How Your Broken Bones Heal
- 1 Broken Bones Explained
- 2 Inflammation Stage
- 3 Soft Callus Formation Stage
- 4 Hard Callus Formation Stage
- 5 Bone Remodelling Stage
There are over one million fractures (broken bones) each year in the UK alone. Fractures can occur in people of any age, but two groups of people tend to sustain most fractures – the elderly and the childhood age groups. In children a broken forearm is the most common fracture, with boys sustaining fractures more than girls. Teenagers tend to be the most active age group, which increases their risk of injury, and their bones are more prone to breaking following the period of rapid growth during adolescence.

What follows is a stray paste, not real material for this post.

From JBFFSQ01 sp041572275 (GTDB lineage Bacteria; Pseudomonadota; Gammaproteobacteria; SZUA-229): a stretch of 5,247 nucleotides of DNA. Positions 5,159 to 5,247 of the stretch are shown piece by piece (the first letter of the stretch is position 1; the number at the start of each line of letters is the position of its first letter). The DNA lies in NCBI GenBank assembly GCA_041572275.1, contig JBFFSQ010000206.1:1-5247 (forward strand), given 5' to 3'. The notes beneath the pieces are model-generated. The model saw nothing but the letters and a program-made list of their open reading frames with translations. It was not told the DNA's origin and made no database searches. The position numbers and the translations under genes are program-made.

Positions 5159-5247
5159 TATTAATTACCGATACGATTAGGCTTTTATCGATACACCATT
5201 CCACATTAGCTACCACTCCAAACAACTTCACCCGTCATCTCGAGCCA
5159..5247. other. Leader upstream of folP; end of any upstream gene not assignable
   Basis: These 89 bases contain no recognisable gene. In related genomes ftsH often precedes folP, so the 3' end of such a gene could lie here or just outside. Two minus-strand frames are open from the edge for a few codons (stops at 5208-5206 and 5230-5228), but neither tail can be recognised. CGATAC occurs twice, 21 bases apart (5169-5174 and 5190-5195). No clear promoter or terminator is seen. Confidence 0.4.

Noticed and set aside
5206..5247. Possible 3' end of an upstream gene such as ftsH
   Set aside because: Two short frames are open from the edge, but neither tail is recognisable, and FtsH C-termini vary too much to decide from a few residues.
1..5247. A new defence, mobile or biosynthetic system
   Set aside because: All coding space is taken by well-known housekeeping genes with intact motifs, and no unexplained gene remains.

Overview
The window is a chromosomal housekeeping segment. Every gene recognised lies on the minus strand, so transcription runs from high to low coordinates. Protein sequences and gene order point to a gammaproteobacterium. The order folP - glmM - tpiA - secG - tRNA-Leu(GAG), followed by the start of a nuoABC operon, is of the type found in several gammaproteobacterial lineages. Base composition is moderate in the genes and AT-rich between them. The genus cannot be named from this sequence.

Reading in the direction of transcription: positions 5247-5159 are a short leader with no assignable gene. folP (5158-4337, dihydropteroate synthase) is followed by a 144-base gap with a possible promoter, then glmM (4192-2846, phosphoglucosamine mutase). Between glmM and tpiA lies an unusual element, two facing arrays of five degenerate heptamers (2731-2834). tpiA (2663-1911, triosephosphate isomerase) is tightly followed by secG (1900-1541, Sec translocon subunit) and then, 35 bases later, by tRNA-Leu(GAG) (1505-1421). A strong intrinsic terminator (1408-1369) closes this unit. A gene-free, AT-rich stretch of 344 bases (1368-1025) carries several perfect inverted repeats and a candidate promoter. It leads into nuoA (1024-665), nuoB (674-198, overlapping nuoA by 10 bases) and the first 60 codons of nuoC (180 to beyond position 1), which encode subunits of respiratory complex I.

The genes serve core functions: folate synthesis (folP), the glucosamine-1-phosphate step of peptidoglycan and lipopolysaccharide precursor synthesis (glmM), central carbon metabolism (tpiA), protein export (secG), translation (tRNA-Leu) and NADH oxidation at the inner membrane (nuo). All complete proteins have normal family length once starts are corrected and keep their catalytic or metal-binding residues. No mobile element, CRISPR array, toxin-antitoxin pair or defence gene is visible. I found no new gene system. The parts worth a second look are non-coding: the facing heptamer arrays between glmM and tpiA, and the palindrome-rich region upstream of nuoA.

In the elderly age group a combination of Osteoporosis (decreased bone density) and increased incidence of falls means that the number of broken bones increases with age. In the older age group women suffer more fractures than men – this is because hormonal changes during the menopause increase the incidence of Osteoporosis. The most common fractures are the hip and wrist.
This guide explains exactly what bone is and the four main stages of bone healing. By understanding bone healing better you can feel more in control of the rehabilitation process and help your fracture to heal.